1. Annie Sullivan and the Trials of Helen Keller, by Joe Lambert. This was published last year but I read it for the first time in 2013. This is a beautiful book with a great mix of really simple storytelling and very exciting, new visual vocabulary. Lambert explains the “water” breakthrough of Helen Keller more clearly than I’ve ever heard or seen before. It’s great.
2. Cyborg 009, by Shotaro Ishinomori. An oldie but goodie. 12-panel grid, old fashioned bubble characters (like early Disney), and some surprising fun choices throughout. I love the dance sequence inspired by West Side Story (I’m not kidding), and the giant hulking demon robot whose scale blows apart the grid. This is the very first volume (although I have a reprint with a weird painted cover), and it’s in Japanese, so I don’t know every word of the story. I don’t need to! Don’t let me undersell this book. It’s very indebted to Tezuka but it’s also imbued with its own special style and humor. Oh, one thing - there are kinda unfortunately racist cartoons of black people and native Americans here? Well, it’s an old book, and Japanese are dumb about that stuff.
3. Mobile Suit Gundam: The Origin, vol 1, by Yoshikazu Yasuhiko. This is really not in my “visual language.” It’s hard to read…. The pen’s touch is light and the storytelling is a little.. jumpy. But I liked it. It was fun. Cool big robots. Feels like the start of a good story. I’ll get Volume 2.
4. Fantasy Basketball, by Sam Bosma: My favorite book from SPX? A short story inspired by RPGs. The “boss” of the “dungeon” is a demon who slays challengers by beating them at basketball. It’s super fun. Thick screenprinted cover. Really good!
5. Patrick Kyle’s blue book from SPX - untitled, and sold out. A frog creature finds a magic rock and brings it home. There’s something real great about the way Patrick makes his own storytelling rules and discards others. No panel borders… weird spaces… weird interpretations of human actions when you have a creature with no arms. Reading this book is like being lulled into a dream. I loved it.
6. The Dormitory, by Conor Stechschulte. Weird CMYK screenprinting. A short story that reminds of the good old stuff by Ray Bradbury. He gives you enough of this weird future dystopia to tell a story, but he doesn’t define the whole world. You fill in the blanks. The sex in this story is a bit like “Brave New World.” Visually inventive. I wish the story were 100 pages longer! But it’s as long as it needs to be.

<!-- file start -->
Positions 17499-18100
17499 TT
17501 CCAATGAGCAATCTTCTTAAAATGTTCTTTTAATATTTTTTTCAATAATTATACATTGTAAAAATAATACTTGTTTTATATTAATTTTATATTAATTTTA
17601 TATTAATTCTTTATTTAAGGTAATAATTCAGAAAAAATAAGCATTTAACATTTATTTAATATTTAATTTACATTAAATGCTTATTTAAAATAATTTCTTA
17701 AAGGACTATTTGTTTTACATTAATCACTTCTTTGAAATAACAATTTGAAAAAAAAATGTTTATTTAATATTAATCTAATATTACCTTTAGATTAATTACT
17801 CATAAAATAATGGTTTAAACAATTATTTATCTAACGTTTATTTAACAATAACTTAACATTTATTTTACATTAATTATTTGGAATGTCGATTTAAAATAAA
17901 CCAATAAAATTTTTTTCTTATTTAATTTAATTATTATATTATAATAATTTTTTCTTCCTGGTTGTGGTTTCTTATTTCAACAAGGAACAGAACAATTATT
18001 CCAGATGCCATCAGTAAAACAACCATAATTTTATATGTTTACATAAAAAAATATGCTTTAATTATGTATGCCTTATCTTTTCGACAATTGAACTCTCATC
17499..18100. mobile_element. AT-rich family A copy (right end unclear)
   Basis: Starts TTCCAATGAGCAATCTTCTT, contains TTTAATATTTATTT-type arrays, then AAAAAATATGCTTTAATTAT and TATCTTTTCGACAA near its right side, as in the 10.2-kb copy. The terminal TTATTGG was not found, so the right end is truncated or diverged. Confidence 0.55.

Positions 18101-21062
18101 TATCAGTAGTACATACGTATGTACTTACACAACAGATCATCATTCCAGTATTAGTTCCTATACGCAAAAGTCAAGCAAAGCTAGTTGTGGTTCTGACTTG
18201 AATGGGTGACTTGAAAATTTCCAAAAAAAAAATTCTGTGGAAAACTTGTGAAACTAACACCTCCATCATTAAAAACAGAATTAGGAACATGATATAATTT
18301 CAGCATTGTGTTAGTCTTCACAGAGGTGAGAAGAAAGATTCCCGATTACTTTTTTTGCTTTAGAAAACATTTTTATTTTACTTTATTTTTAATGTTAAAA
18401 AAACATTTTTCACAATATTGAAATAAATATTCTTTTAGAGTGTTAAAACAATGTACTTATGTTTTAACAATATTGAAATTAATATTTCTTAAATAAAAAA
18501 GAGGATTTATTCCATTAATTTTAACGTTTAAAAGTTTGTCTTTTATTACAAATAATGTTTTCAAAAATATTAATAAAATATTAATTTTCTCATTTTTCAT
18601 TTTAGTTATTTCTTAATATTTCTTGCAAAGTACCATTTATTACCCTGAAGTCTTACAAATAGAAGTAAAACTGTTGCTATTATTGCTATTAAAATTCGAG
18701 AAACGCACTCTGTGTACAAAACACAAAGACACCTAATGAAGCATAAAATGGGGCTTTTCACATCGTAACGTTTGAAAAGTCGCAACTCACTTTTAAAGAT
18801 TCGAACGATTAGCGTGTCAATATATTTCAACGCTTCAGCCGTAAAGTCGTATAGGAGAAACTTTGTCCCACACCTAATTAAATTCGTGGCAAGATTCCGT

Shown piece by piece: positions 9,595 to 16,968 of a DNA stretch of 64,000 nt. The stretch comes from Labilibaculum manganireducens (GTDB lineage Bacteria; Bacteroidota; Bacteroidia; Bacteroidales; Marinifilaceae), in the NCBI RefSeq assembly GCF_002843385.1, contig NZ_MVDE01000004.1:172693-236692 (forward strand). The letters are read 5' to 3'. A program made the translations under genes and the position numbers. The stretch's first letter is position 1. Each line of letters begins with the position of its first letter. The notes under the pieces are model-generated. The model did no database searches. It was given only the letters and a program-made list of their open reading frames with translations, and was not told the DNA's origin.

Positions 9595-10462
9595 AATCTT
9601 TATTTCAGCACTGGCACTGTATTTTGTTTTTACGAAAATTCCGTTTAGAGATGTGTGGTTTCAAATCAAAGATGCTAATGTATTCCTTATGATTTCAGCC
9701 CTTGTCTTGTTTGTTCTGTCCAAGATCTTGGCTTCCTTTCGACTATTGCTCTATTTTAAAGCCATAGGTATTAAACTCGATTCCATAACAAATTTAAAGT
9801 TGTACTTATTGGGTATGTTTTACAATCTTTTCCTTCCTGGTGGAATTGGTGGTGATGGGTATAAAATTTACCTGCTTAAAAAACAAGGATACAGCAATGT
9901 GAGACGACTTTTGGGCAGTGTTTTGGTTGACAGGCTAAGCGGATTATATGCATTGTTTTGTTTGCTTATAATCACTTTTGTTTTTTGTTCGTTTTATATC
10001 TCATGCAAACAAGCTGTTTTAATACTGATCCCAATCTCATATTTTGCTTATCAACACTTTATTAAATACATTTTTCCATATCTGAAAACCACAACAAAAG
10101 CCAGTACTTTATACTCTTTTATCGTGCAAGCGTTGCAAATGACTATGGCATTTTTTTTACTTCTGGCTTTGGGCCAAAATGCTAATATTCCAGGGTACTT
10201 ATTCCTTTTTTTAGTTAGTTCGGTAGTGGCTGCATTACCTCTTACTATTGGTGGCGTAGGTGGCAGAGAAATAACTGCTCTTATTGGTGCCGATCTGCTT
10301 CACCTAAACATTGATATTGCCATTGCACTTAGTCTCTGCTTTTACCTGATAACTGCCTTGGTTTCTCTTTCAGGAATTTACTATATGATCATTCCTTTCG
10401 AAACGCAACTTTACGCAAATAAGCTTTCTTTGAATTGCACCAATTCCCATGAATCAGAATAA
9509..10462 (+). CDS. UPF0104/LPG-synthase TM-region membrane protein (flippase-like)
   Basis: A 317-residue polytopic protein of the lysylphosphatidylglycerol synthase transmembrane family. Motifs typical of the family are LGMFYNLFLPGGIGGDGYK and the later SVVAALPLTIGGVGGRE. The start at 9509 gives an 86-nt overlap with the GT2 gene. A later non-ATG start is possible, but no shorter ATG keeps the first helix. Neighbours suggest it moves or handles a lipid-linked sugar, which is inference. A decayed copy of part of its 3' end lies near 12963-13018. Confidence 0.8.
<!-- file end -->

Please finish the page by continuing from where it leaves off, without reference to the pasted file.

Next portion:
7. Trap 2, by Matt Seneca. A full color self-published book, for $3!? Kinda similar to Patrick Kyle’s book above, you learn how the world of this book works as you go. It’s a slow story where you know something bad is coming, and when it finally comes, it’s maybe worse than you guessed… but you also don’t know. Why don’t more comics transmit these kinds of feelings?
8. Blobby Boys, by Alex Schubert. Super funny, short, and sharp. All the crap is cut out. The Blobby Boys are unexpectedly scary sometimes and I like that. Are they aliens? Are they made of slime? I don’t need answers to these questions. I bought a small one but you should get the full one from Koyama Press. I loved what Alex himself told me, “I wanted to make it like a magazine, so you could just open it and read whatever, or you could read it cover to cover, however you like.” Yeah, it’s like that. It’s a magazine I really like!
9: Donald Duck: The Old Castle’s Secret, by Carl Barks. This stuff is great. Great production value.
10. Rav 9, by Mickey Z. This is the first time I’ve read one of her books! Wow! She’s really onto something. Do I have the guts to approach my work this way? What am I grasping onto here when I read this book? It must be the character design and the good flow of gestural motion. No - its the very realistic, antagonistic relationships between characters. Why is Ben such a prick? What happened to Mothball? Why is Sally trying to kill that bug? I have questions but it’s gratifying anyway.